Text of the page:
Building networks in Baghdad

Think it's tough building a network? Then read on to learn about the challenges faced by contractors in Iraq, who admit they faced infrastrucutre from the "middle ages" when they arrived with a truck full of networking gear.

One night in Kuwait, Dana Beausoleil, a technician for defense contractor Raytheon, sat in a broken-down white truck that was supposed to serve as a mobile command-and-control platform for the occupying government in postwar Iraq. The truck had been delivered from the United States that day, and the 58 radios, its omnidirectional and directional wireless network access technology, and its satellite uplinks would not power up.

As a thunderstorm raged overhead, driving wind and rain against the truck, Lt. General Jay Garner, the U.S. Army officer who initially headed the reconstruction and postwar governance of Iraq, came outside to address Beausoleil and his colleagues.

"We were fairly panicked because this truck came in dead on arrival…" Beausoleil said. "I was out there in this van troubleshooting the electrical system. Jay Garner came out saying, 'We've got to get this thing going. We're going to Baghdad the day after tomorrow.' "

It was mid-April, 2003, and this was the beginning of Beausoleil's three and one-half months assignment to help build and maintain the network that would serve as the heart of the reconstruction and government of occupied Iraq.

"[Coalition forces] were looking for people that could take over the banking system, the secretary of state, everything from the president to his cabinet, and to do that they had to network with the entire world," he said. "And seeing as we had just blown them into the Middle Ages, taking out everything that would transmit anything, everything we brought had to come with that contention."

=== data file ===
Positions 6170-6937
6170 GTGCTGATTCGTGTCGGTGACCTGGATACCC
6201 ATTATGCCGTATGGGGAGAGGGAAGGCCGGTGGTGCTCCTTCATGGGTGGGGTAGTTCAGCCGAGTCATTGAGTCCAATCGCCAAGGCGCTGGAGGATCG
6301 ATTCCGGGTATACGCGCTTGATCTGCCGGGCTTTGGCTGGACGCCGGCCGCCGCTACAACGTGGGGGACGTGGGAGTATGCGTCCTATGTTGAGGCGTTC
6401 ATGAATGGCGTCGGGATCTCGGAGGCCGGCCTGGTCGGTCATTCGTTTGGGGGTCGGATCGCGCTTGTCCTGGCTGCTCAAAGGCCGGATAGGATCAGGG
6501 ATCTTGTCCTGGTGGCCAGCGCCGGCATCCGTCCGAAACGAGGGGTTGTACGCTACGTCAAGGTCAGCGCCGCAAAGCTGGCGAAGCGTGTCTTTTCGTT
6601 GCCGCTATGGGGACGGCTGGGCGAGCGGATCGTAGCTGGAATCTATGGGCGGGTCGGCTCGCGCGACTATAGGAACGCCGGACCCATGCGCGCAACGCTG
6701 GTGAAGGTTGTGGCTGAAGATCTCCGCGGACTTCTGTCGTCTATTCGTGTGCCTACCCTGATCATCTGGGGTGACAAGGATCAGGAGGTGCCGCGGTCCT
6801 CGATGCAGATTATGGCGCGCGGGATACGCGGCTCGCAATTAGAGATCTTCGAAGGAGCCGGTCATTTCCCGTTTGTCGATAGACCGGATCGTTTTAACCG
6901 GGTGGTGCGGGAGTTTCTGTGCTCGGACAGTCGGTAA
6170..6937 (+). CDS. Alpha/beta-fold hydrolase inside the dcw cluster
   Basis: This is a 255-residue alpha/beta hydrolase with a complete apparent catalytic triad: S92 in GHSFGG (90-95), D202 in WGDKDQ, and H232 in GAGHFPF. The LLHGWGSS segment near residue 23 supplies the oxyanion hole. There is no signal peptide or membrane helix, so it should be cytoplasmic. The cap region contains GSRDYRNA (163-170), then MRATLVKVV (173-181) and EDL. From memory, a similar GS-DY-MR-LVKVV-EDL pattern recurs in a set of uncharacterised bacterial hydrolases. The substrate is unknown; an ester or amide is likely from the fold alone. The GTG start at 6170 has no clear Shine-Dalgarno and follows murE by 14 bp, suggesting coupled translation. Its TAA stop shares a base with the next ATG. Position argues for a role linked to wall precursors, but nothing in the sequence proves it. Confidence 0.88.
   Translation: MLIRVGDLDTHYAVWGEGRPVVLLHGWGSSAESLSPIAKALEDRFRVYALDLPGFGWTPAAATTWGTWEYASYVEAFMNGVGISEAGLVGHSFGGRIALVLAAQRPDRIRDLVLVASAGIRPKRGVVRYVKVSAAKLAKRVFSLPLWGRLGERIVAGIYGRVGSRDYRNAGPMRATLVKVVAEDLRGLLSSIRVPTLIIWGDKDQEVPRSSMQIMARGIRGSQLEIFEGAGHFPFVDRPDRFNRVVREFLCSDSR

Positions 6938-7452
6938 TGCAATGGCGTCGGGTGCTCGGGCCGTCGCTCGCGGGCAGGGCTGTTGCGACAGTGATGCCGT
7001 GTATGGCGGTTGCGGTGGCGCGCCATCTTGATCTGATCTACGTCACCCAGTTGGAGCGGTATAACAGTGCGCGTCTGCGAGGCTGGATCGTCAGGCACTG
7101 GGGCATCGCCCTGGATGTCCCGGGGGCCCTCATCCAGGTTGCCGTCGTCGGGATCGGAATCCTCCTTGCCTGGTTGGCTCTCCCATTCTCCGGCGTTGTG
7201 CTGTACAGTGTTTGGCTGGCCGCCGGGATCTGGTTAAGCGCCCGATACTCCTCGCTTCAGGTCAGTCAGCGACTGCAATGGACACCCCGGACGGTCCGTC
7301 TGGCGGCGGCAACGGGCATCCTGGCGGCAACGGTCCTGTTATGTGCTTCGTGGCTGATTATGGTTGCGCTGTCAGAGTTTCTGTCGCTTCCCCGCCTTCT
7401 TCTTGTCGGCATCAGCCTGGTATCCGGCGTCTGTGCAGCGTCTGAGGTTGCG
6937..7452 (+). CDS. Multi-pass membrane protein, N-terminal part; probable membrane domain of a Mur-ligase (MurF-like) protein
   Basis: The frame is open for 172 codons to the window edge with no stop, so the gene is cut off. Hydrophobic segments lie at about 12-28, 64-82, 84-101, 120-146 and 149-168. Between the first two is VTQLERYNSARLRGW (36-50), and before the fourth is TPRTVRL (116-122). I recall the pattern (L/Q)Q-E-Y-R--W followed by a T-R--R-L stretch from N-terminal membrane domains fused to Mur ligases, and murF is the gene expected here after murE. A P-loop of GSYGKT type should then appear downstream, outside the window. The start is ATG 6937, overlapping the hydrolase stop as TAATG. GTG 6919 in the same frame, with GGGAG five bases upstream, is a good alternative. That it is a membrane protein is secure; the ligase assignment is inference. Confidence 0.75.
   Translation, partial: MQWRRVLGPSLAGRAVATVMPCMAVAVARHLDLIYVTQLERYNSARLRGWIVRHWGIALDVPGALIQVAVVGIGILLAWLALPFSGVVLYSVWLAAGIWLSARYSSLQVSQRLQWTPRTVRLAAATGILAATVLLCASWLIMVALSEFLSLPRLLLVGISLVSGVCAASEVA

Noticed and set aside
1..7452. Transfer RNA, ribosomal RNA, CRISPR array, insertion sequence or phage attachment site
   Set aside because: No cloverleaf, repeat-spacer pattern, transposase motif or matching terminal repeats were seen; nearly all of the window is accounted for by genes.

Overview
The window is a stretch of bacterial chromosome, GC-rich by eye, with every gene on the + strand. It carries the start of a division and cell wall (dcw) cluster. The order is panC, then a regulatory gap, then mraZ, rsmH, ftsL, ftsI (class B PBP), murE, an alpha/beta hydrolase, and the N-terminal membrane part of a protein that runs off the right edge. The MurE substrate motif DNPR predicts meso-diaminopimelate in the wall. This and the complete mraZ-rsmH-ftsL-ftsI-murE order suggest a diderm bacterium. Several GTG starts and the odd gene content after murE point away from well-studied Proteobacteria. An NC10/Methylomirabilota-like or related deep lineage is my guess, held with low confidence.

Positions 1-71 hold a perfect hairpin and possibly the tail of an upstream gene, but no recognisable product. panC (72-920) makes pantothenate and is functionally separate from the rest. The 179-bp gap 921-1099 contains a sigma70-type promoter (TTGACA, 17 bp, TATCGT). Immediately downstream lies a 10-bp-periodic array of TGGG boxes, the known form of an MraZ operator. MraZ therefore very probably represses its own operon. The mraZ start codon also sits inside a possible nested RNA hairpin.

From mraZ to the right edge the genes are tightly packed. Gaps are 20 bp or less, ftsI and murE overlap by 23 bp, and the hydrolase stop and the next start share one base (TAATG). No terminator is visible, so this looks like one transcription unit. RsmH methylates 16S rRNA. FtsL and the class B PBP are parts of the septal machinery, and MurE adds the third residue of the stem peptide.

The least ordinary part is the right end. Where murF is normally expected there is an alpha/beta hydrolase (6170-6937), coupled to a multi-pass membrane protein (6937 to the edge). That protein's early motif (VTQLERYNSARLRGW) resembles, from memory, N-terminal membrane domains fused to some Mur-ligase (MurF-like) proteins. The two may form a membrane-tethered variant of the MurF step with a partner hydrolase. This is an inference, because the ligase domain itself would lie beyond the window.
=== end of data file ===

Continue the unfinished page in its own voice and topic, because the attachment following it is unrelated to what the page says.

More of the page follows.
Beausoleil got the truck running, and his team accompanied a 180-truck convoy filled with equipment to Baghdad. They set up shop in Saddam Hussein's Ramadan Presidential Palace, which would become the seat of the Coalition Provisional Authority and today serves as part of the United States Embassy.

The mobile command-and-control truck would serve as the network hub for the palace for the next month and a half as Beausoleil and his colleagues set about building a wired network inside its marble walls. General Garner and his staff would initially use a handful of encrypted, rugged laptops that had a secure connection to the truck's wireless network. They would rely on these laptops to communicate with occupying forces and with the White House.